I feel bad for the great stegosaur of the British Isles. Since it was discovered in the 1880’s it has gone through routine name changes and identities. Lexovisaurus is a stegosaur with few known fossils, basically some pieces of plates, hips, limbs, and vertebra are known. They have been found in England and in France in middle Jurassic rock layers, but now the bones from France may actually be from a different stegosaur, the names are Nomina dubia. So that begs the question, in the realm of toys, how has the 2007 Procon, (now CollectA) Lexovisaurus held up.
About the toy: The model is small with a small head and a robust mid section and a thin long tail. Now what makes a stegosaur family so much fun? Of course it’s the plates and spikes. There are 42 plates / spikes arranged along the spine starting with very small ones at the beginning of the neck. The plates turn flatter and taller over the hips, and turns into spiky plates down the tail. There are two massive shoulder spikes that arch backward. The plates are arranged two by two and there is no constancy on the shape of neighboring plates. The legs are spaced as if it stopped in mid walk, with 4 toes on the front feet and three toes on the back feet. The legs are thin with little muscle mass. The tail is long and curve ever so slightly to the same side as the head. The head is small and is very generic with a tiny jaw. The head is pointed slightly over 90 degrees to the side, it is either looking back to see what’s behind, just ran into a tree, or thinking about nibbling on a tasty morsel.
The paint job is a generic dinosaur coloring. It starts with dark brown on the plates that seem to be neatly but thickly painted on. The toes are also dark brown. The skin is yellow and green blend, and the eyes are yellow.
Texturally it feels very smooth, even though it is covered in small scales on the body. The scales are different sizes, and there are some appropriate skin folds that give the model some life. It also has some nice skin bulges where the shoulder spikes attach to the skin.
Scientific accuracy: It has been hard on researchers to determine all the detail with fragmentary remains. It is estimated it was 5 to 6 meters long and around 1.5 tonnes. It has been suggested that Lexovisaurus is actually closer in anatomy to Stegosaurus Stenops. than to Kentrosaurs from Africa, but that may be due to the small amount of known material to compare. Starting with plates, not enough has been found to know how many or what shape they all where though I would guess there would be less then there are on this model. There is even debate if it had shoulder spikes or not. The one thing I would have liked to have seen is texture on the plates. Only two stegosaur plates have been found with textured plates, one was Stegosaurus, the other was Lexovisaurus.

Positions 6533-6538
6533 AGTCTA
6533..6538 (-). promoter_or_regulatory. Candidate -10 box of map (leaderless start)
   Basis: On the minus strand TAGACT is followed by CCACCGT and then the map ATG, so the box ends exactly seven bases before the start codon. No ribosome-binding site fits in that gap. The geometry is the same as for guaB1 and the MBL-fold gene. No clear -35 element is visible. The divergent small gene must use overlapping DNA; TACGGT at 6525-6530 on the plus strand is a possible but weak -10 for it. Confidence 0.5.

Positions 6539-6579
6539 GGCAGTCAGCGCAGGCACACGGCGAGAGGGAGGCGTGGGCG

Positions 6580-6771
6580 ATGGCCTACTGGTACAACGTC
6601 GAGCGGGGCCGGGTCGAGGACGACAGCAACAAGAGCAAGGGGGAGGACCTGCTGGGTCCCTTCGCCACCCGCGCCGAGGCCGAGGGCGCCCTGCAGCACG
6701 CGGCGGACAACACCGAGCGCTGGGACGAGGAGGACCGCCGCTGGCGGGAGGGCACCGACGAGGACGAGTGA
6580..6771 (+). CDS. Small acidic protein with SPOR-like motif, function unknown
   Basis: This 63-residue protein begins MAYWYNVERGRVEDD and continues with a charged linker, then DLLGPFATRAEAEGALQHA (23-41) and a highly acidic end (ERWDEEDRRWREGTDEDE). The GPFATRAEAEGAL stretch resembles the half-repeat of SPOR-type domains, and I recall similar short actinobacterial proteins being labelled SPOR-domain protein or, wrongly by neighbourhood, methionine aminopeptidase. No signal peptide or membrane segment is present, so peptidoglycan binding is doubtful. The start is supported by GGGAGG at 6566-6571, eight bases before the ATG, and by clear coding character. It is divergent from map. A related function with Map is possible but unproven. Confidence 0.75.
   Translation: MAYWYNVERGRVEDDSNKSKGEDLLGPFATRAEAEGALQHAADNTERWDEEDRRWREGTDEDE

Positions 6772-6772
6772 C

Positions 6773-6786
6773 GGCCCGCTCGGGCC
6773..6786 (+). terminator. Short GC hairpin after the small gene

The head is small and generic on the model and since no skull has been found I am not sure if I should hold it against them when they could have copied a Stegosaur head. The feet have four toes in the front and three toes on the back which is consistent with Stegosaurs, even though no feet have been found on Lexovisaurus.
Playability: It is small but a pleasant toy for kids to play with. The paint is tough and will hold up to daily playing. The spikes and plates look cool and are bendy so it is rather safe. The tail also beds but holds its shape well.
Overall appraisal: It is not a home run, especially with the drab colorization, but it is not horrendous. The pose is interesting and its generic head is kind of cute, so it has some appeal and personality. If you are worried about scientific accuracy, I would toss those concerns right out the window, since there just isn’t enough material to really know.
Available on Amazon.com